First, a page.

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The biblical concept for elders is that they are God-appointed leaders who are charged to oversee the flock and must answer to God for their discharge of this duty. In the New Testament, the men who are called elders are also referred to under different titles. They are called elders (Acts 20:17). They are called presbyters (1 Timothy 4:14). They are called overseers (Acts 20:28). They are called pastors (Ephesians 4:11). Incidentally, the preacher of a local congregation should not be called pastor unless he serves as one of the pastors or elders overseeing the flock. The elders are also called bishops (I Timothy 3:1). They are referred to as shepherds (Acts 20:28).

The word “feed” in this passage means to shepherd. These six terms may be grouped into three pairs: (1) Elders and presbyters denoting experience. (2) Bishops and overseers denoting position. (3) Pastors and shepherds denoting the work to be done.

The work to be done by these men can be listed under three general headings:

(1) They are to exercise the oversight of the church (Acts 20:28; 1 Peter 5:2). This duty cannot be delegated to others with divine approval. The central idea in overseership is that of directing or ruling; and it is therefore the duty of the elders to rule over the congregation (1 Timothy 5:17).

(2) They are to be shepherds to the flock. This is one of the tenderest, most beautiful and most intimate relationships which exists between the leaders and the congregation. “A good shepherd calleth his own sheep by name.” (John 10:3) Eastern shepherds have phenomenal memories. In a flock of hundreds, they can call each sheep by name. One famous Bible scholar noted this practice: “Thousands of sheep and goats were grouped in dense, confused masses. The shepherd spaced in several directions. They called their sheep in shrill, peculiar calls. The sheep listened, recognized their master, and flowed as a stream towards their own shepherd.“ Also, a good shepherd “goeth before them.” (John 10:4) A shepherd does not drive the sheep – he leads them. In going before the sheep, the shepherd is the first to meet the vicious beast and to discover and to point out the dangers to be avoided.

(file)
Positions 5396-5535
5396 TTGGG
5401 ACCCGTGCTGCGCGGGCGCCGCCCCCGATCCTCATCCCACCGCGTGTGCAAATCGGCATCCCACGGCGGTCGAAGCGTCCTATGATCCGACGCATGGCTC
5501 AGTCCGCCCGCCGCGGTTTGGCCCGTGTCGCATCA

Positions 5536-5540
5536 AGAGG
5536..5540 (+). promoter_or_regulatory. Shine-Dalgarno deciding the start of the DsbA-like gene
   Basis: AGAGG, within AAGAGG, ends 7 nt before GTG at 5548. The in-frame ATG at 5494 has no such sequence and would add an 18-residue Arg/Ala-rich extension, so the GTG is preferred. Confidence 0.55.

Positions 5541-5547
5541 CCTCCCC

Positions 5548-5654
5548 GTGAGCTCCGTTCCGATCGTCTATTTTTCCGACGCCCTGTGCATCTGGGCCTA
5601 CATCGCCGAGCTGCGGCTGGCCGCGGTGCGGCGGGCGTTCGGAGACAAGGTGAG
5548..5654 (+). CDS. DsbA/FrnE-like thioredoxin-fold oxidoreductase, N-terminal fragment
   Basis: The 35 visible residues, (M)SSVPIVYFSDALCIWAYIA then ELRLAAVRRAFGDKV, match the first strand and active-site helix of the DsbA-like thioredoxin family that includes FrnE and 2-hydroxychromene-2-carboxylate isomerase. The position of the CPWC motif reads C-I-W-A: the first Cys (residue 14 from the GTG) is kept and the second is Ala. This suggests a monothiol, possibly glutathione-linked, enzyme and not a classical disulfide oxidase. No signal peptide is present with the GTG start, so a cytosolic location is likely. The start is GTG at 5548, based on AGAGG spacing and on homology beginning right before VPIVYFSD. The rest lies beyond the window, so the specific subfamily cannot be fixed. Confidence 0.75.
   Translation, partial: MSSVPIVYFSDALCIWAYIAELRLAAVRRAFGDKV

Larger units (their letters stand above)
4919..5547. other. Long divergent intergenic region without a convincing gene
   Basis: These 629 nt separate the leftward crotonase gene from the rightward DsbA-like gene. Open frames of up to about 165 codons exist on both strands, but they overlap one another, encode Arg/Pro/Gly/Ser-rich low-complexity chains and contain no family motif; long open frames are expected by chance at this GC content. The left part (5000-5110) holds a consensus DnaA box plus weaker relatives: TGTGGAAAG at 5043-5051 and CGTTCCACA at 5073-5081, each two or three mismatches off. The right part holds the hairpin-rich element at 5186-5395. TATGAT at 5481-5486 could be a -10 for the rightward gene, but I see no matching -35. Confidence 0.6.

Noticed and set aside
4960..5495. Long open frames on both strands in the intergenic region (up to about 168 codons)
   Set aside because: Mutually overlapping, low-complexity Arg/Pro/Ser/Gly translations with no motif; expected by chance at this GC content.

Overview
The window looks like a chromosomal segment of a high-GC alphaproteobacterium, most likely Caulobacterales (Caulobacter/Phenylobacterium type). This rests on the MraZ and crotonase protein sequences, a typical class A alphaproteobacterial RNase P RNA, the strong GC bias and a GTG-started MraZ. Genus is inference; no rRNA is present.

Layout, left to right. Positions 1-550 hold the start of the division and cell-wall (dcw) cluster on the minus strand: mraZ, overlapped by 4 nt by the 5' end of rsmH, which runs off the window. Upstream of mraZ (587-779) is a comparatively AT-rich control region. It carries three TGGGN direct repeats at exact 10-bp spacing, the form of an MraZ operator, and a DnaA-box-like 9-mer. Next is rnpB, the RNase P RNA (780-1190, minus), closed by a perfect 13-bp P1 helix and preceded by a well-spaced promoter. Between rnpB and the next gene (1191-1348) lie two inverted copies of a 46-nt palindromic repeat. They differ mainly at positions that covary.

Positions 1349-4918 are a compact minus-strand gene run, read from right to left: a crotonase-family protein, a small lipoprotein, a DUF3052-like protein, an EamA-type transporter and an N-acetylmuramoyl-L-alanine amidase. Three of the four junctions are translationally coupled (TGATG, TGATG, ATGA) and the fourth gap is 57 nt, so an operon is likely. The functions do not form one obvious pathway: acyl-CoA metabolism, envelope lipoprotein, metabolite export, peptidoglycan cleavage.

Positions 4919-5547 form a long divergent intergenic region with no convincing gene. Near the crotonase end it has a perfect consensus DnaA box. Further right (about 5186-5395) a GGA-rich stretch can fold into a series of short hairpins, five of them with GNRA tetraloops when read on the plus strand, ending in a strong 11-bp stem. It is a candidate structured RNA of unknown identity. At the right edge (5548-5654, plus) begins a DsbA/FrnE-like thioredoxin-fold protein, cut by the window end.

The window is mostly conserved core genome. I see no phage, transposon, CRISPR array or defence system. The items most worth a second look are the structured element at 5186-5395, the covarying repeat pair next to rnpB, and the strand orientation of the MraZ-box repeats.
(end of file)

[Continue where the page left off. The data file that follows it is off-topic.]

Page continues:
The test of a good sheep is to listen to its master’s call and to learn his will. Jesus said, “They know his voice.” (John 10:4) The sheep does not see the green pastures or still waters, but it knows they are there. A man once changed garments with a Jerusalem shepherd thinking he would deceive the sheep. But the sheep followed the shepherd’s voice, and not his garments. “A stranger will they not follow.” (John 10:5) The duties of those who serve as the under-shepherds of the Christ are to “feed” and “tend” the flock. Vincent, Word Studies in the New Testament, (Vol. I, pages 562, 665) points out that the word Poimaino, translated “feed” and “tend” embraces more than feeding. It includes all that is involved in the office or work of a shepherd, such as guiding, guarding, folding, and feeding.

(3) A third phase of the work of elders is that of teaching those under their care. (1 Timothy 3:2; Titus 1:9) If good leadership is important, so is good fellowship. This is the emphasis of 1 Thessalonians 5:12-13.

We will continue this topic next week.

May the Lord bless you and keep you!


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